Sick of Anonymous Cold-calls? The Government Wants to Ban Them

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Sick of cold-calls? You’re not alone. More than 280,000 complaints about cold calling were made to the Information Commissioner's Office (ICO) last year - 11 per cent more than in 2014.

However, there is hope for those plagued by nuisance calls from unknown numbers. Following a government consultation, the Department for Culture, Media and Sport (DCMS) is hoping to force cold-callers to display their number when calling consumers.

The new requirement, which is expected to be made law in the spring, would help recipients choose whether to answer the phone, and make it easier to file a formal complaint against unwanted callers.

Consumers already have the right to opt-out of receiving cold calls by adding their number to the Telephone Preference Service (TPS) ‘do not call’ list, operated by the UK's Direct Marketing Association.

However, checking whether a phone number is on the TPS list is costly and inconvenient, deterring many companies from consulting the list prior to calling consumers.

Left with few ways of putting a stop to these unwanted calls, annoyed customers are increasingly installing call blocker apps that check callers' numbers against blacklists of known cold-callers. Some consumers are turning to hardware devices, such as trueCall, that weed out nuisance callers.

But around one in five direct marketing calls reported to the ICO is made from an anonymous or unknown number, making it even harder to detect and block cold calls.

Calls from unknown numbers are not only a nuisance for the recipient, they also make it harder for the ICO to take action following a complaint, allowing some firms to pester hundreds of thousands of consumers, without fear of repercussions.

Baroness Neville-Rolfe, Minister for data protection said she hopes that forcing direct marketing companies to display their number will help regulators, such as ICO, prosecute the worst offenders.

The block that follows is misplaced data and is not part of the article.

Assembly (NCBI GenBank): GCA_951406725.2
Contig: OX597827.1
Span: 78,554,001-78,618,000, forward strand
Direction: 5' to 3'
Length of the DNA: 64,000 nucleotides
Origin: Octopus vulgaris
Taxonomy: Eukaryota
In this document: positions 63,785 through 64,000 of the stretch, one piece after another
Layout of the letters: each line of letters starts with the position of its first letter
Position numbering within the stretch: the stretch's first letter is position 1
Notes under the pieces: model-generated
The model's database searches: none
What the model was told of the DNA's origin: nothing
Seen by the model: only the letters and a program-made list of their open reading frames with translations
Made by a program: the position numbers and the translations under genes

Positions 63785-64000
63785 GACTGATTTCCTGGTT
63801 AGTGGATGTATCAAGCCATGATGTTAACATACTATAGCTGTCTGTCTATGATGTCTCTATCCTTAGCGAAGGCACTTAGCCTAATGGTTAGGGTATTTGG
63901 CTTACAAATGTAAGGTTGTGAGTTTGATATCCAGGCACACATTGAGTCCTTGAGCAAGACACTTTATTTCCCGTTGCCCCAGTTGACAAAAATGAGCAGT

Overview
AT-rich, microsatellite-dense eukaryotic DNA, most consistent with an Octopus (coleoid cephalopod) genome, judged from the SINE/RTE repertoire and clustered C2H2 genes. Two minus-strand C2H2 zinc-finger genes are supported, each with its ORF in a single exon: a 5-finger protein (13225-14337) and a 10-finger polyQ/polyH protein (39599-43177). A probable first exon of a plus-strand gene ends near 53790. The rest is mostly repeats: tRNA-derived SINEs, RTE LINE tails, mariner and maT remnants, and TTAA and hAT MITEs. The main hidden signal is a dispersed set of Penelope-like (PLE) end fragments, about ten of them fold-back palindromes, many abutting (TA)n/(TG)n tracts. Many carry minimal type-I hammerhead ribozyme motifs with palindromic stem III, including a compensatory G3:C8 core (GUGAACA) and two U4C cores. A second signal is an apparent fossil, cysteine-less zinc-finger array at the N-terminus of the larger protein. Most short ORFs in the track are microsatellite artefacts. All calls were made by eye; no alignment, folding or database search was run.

“Being pestered by marketing calls is annoying at the best of times and at its worst it can bring real misery for the people on the receiving end,” she said.

“Companies are already being financially punished when they blatantly flout the rules, and mandatory caller ID is just another step we are taking as part of a closely coordinated effort with regulators, industry and consumer groups to tackle the problem.”

However, while the proposed changes may be a step in the right direction, cold-calls are unlikely to stop any time soon. Not only will many firms ignore the legislation, but foreign telemarketing companies calling UK numbers will have no obligation to abide by the new rules.

Meanwhile, telecoms regulator Ofcom has vowed to crack down on companies generating silent and abandoned calls, launching a consultation on how it should use its existing powers to punish this ‘persistent misuse’ of the phone system.

With both the DCMS and Ofcom's consultations set to end soon, it is essential that UK companies take measures to make sure they're not caught out by the new rules.

Organisations that make direct marketing calls will need to ensure their phone system presents an appropriate phone number when direct marketing calls are made. This doesn't have to be the number of the caller - a non-premium rate number that can be used to return a call will suffice. It is, however, important that the caller has the authority to use the phone number that's shown to call recipients.

Anyone looking to have their say on the new rules will need to act swiftly. Ofcom's consultation on 'persistent misuse' ends on February 10th 2016. The Government's consultation on whether to ban anonymous cold-calls to consumers will close on February 23rd 2016.

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